Sofia credits the College Prep Program, led by Associate Vice Chancellor for Community Engagement and St. Louis Readiness Initiatives Leah Merrifield, with giving her some of the tools and confidence she needed to succeed and apply for top-tier universities.  When she decided to apply for school, Washington University was at the top of her list. 

“I didn’t think I was going to get in,” she said.  When asked why, she elaborated. “Because of all the barriers, many immigrants lack confidence in themselves.  I have that same tendency at times.” 

But Sofia did get into WashU.  And to share the news, our Admissions team showed up in-person to surprise her with her letter of admittance along with the offer of a full scholarship. 

Flash forward six months, and we are now extremely proud and honored to claim Sofia as one of our first year students.  Though she’s still settling in, she’s excited about majoring in biology and pre-med. 

“I want to give others who look like me and come from a similar background a chance to see themselves in the medical profession,” she said.  “I didn’t grow up with much of that representation, and I want to inspire others.”

It’s clear, Sofia embodies the values we hold dearly here at Washington University and the values we hope to cultivate in all our students — resilience, a strong sense of purpose, a commitment to leadership and service, and the determination to improve the lives of others through life and career.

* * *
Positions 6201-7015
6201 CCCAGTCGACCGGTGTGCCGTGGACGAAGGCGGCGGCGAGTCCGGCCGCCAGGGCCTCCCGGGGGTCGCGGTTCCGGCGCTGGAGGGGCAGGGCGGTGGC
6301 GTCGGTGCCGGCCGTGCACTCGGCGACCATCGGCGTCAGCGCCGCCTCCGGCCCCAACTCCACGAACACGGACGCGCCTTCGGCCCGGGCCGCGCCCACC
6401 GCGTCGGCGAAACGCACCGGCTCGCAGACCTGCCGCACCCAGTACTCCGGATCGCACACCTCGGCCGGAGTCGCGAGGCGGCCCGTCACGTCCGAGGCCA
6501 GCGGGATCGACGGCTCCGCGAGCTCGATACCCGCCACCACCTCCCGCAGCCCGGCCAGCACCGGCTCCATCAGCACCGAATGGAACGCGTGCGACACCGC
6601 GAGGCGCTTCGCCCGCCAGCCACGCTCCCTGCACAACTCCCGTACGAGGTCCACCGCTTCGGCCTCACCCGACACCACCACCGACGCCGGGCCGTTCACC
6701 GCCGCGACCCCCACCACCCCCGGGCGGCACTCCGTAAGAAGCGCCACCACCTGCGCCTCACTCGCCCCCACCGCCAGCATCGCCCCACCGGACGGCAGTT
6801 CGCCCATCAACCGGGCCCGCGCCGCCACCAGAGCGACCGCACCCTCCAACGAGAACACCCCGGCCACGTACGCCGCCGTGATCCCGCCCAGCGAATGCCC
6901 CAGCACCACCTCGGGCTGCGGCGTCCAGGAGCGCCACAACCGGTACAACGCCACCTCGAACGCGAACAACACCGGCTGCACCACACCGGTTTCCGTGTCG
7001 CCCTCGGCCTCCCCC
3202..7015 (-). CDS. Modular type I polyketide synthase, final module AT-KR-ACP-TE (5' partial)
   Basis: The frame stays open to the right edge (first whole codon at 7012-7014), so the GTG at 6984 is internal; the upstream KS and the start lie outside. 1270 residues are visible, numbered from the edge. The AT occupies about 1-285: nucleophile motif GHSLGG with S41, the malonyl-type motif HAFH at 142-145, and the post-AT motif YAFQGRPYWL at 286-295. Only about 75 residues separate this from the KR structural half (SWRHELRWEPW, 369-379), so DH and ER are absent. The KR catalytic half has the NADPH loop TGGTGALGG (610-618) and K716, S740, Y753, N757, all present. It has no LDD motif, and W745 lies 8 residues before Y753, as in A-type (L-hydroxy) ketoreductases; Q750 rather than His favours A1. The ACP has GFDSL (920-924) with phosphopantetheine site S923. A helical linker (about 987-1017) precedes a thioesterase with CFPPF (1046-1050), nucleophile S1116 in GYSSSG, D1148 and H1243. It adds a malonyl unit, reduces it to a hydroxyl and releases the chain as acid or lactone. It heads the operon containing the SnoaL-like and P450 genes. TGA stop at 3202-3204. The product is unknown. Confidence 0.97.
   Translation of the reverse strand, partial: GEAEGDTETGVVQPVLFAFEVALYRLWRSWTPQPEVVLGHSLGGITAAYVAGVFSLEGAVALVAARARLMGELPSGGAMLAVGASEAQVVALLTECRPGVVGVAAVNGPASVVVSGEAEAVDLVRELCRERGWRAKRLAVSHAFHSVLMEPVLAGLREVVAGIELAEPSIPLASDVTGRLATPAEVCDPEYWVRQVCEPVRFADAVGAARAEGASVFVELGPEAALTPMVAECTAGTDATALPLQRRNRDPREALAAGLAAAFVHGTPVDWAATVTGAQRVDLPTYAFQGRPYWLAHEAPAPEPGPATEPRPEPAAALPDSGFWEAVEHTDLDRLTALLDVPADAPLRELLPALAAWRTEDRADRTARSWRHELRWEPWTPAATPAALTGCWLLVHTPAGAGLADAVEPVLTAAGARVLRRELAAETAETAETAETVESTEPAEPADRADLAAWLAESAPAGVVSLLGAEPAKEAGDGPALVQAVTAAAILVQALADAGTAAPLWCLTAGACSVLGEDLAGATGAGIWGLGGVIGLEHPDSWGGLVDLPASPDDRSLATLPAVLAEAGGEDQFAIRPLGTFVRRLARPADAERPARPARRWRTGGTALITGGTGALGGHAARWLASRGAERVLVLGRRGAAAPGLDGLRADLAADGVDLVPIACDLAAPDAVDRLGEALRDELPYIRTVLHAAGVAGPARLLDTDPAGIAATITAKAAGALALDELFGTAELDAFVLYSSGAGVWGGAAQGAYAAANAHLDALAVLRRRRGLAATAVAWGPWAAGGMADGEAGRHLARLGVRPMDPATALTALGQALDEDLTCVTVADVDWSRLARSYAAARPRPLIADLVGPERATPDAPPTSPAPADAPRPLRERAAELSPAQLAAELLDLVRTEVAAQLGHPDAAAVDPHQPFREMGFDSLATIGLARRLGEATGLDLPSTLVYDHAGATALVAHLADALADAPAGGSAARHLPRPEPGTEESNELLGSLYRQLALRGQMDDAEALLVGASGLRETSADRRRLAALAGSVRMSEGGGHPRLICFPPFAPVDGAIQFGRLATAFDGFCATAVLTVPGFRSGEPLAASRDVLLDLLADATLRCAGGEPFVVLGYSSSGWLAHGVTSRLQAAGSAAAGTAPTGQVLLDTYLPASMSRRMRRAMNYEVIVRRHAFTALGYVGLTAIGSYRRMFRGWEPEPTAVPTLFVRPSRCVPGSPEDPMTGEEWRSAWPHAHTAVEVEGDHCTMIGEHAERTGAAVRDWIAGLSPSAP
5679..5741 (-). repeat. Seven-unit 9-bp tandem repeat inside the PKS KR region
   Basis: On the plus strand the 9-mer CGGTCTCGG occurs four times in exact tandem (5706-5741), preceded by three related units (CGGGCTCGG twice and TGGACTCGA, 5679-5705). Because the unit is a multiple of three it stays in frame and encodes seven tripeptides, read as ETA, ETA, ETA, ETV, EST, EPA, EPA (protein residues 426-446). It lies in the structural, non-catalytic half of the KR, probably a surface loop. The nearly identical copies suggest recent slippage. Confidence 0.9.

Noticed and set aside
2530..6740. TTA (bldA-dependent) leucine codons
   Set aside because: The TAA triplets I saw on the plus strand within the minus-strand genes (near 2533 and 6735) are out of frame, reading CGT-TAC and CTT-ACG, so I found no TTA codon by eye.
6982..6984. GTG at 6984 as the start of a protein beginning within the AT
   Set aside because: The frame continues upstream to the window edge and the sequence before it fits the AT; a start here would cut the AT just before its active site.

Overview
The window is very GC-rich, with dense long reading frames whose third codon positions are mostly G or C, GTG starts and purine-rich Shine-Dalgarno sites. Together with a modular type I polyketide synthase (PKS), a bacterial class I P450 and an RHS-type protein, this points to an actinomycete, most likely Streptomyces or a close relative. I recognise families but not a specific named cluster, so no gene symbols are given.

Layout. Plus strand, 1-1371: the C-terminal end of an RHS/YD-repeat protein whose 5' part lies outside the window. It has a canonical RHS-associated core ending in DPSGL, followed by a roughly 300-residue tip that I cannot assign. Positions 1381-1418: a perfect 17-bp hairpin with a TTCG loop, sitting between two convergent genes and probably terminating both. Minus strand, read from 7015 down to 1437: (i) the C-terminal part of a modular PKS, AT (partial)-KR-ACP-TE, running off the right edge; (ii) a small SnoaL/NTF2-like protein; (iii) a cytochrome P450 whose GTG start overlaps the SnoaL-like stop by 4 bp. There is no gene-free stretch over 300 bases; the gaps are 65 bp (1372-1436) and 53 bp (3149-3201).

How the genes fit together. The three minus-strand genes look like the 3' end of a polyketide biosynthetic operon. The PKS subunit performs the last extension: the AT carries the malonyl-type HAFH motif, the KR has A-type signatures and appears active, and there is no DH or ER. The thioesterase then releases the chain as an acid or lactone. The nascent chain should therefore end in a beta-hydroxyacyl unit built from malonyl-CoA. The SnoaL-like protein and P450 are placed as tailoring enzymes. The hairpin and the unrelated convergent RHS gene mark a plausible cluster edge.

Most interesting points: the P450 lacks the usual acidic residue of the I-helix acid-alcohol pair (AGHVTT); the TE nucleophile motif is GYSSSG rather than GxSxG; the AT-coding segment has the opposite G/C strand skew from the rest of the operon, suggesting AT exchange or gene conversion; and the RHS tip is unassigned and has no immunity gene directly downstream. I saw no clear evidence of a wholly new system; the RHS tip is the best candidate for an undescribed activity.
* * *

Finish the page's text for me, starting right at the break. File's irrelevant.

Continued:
But Sofia — and many students with similar backgrounds — may not have come to Washington University had it not been for the programs we have in place as well as our strong commitment to increasing access to those who cannot afford a WashU education.  In fact, there are hundreds more stories about talented students like Sofia we could tell. And these are the stories that make me extremely passionate about doing even more.  

We must do this, not only because it’s our moral responsibility — but also because, when we increase our access, our entire community serves to benefit.  We increase our applicant pool, enhance our quality, and move further along the path toward distinction. 

Over the coming months and years, I plan to continue championing these efforts.  It’s going to take time. It’s going to take financial resources.  It’s going to take careful attention to everything we do inside and outside of the classroom.  And it’s going to take a commitment from all of us.  But over time, I hope this institution will become a place that has completely removed the financial barriers that too often prevent individuals from considering WashU — a place where anyone can make their dreams of a WashU education a reality.  What’s more — I look forward to meeting even more students like Sofia, hearing their stories, and helping them achieve their goals and aspirations. This is mission-critical as we continue our work to improve lives in service of the greater good.